And therein lies the problem ... the numbers rarely work ... except in cases where the spreads (between mortgage rates and GIC rates) are extraordinarily wide for an extraordinarily long period of time, a simple GIC ladder would usually produce as much growth in the RRSP as a self-mortgage.

holding your mortgage is good debt
It is no more and no less “good” than any other mortgage owed to a third party ... it may offer emotional comfort, but it doesn’t usually offer financial benefit ... it doesn’t reduce the interest expense to carry the home, and it doesn’t grow the RRSP any faster than it otherwise could, with comparable risk.
 

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cardhu 'it doesn’t reduce the interest expense to carry the home'

If you were to hold your mortgage inside your RRSP, you would actually want to pay as much in interest as possible. Maximizing the amount you could place in your RRSP.

'It is no more and no less “good” than any other mortgage owed to a third party'

It would be better than simply paying your mortgage to a bank. You could utilize unused RRSP room by doing this.

Not saying this is for everyone. But it isn't a terrible idea.
 

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Cal said:
If you were to hold your mortgage inside your RRSP, you would actually want to pay as much in interest as possible. Maximizing the amount you could place in your RRSP.
Actually, paying a higher rate of interest is the worst thing you could do … any amount above and beyond the lowest rate you would otherwise pay to a third party is a voluntary overcontribution without the benefit of a tax deduction … you’d be setting yourself up for double-taxation on that amount.

It would be better than simply paying your mortgage to a bank. You could utilize unused RRSP room by doing this.
It would be no better than paying your mortgage to a bank … money flowing out of your pocket is money flowing out of your pocket … the fact that it lands in your other pocket is of no consequence if you have to sacrifice an equal or greater return from that pocket, in order to do so.

You cannot utilize unused RRSP room this way, because you don’t get a tax deduction for paying extra interest to yourself … it has no effect whatsoever on your unused RRSP room.

An RRSP self-mortgage for a principal residence is generally not a good idea … they offer a certain emotional comfort, but circumstances in which they actually boost your wealth are few and far between … most of the time, the more profitable approach would be to pay the lowest rate you can to a third-party lender, and earn the highest rate you can from third-party investments, inside the RRSP.
 

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I hope this clears things up, you only need enough RRSP contribution room to hold the initial amount of the mortgage, and yes, the interest payments can also be held inside of the mortgage. True, you can't get additional RRSP deductions for it, but it can be held there, and grow tax free for many years. I guess if you still had questions, you could contact the author, he did provide his contact info.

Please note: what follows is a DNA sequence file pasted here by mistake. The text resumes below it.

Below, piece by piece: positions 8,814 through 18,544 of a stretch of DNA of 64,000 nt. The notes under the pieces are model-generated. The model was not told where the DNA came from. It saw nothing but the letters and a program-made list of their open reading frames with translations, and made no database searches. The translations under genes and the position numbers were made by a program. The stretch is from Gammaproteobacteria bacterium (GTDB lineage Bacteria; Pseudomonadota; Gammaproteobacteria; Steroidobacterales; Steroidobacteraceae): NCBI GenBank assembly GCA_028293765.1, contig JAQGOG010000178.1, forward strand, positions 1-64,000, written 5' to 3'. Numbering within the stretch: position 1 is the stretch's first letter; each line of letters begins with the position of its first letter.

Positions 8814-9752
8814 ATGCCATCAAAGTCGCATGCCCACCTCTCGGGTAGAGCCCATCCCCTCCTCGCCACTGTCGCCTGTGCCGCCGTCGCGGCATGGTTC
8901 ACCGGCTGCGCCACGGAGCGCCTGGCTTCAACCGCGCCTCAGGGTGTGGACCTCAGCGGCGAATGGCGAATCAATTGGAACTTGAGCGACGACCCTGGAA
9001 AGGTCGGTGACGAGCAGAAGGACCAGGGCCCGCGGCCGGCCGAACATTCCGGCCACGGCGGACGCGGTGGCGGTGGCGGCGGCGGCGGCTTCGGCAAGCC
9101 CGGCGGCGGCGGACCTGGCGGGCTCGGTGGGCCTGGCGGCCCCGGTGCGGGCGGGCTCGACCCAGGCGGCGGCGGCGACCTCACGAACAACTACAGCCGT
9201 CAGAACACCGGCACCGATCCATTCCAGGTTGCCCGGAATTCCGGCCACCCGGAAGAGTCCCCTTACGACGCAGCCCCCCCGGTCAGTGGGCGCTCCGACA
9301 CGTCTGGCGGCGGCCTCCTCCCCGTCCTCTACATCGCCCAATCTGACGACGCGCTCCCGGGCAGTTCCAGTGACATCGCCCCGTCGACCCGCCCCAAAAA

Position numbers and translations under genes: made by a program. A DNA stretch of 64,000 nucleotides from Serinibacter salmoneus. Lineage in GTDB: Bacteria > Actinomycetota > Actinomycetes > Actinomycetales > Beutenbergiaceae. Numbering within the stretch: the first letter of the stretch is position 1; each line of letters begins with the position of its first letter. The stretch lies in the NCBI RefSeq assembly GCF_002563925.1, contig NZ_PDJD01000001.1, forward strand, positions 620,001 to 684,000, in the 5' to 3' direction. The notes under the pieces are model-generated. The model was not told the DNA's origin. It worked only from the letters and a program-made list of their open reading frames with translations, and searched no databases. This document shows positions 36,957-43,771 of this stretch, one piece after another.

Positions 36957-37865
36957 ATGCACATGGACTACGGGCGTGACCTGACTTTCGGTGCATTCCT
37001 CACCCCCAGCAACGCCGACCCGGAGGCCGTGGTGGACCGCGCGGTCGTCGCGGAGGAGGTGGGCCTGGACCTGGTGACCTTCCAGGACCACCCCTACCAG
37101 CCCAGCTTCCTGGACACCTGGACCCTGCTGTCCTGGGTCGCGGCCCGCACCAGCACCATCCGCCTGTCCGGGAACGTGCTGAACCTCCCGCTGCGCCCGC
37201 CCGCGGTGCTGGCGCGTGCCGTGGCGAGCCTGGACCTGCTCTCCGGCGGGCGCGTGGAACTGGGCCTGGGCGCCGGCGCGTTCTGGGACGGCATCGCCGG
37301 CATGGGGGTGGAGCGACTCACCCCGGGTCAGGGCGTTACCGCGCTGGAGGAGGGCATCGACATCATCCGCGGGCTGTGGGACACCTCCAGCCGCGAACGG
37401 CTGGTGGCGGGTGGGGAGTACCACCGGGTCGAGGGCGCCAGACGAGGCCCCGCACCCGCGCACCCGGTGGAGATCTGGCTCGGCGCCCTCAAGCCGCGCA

I was able to find this fairly recent post online:


Garth Turner Dec, 23, 2009 blog post

http://www.greaterfool.ca/2009/12/23/the-sexy-mortgage/

I first publicized the RRSP mortgage years ago as an example of how incredibly flexible this tax shelter can be. I mean, imagine the power of putting your home loan inside your own retirement plan, making mortgage payments to yourself instead of the bank and accruing wealth in a virtually risk-free way?

How does this happen? Simple. Here’s a simplified version of how I describe the process in my forthcoming book, ‘Money Road’:

* First, you need a self-directed RRSP (the kind you can put virtually any asset inside, with which you make the decisions, and which costs a few bucks a year to maintain.)

* Plus, cash or cashable investments within your RRSP equal to your mortgage, or a good chunk of it.

* And you need the willingness to set this up through a financial advisor, a third-party financial institution (like a trust company) and a few thousand in fees to get it ignited.

Your RRSP is allowed to hold a mortgage on any Canadian real estate – residential or commercial – including owned by you or by an immediate relative, such as a parent or daughter. This means existing cash can be withdrawn from an RRSP and then loaned out as a home loan, with the conditions that:

* Regular mortgage payments must be made back into your RRSP.

* Those payments must be at ‘market’ interest rates.

As you might imagine, a mortgage is an ideal investment for an RRSP to hold, simply because of the awesome way a home loan throws off money. In the early years, almost all of the monthly payments are interest due to the amortization of the loan, which means over the course of a typical 25-year payback period, roughly three times the original borrowed amount is taken from the mortgagee. When you are both the lender and the borrower, that’s a good deal. In addition, once an RRSP mortgage is set up, you’re obligated to make payments into your plan to service it – which does not affect your ability to make new annual contributions. In reality then, you have just found a way to seriously fast-track the journey to retirement independence, and to exceed legislated contribution limits.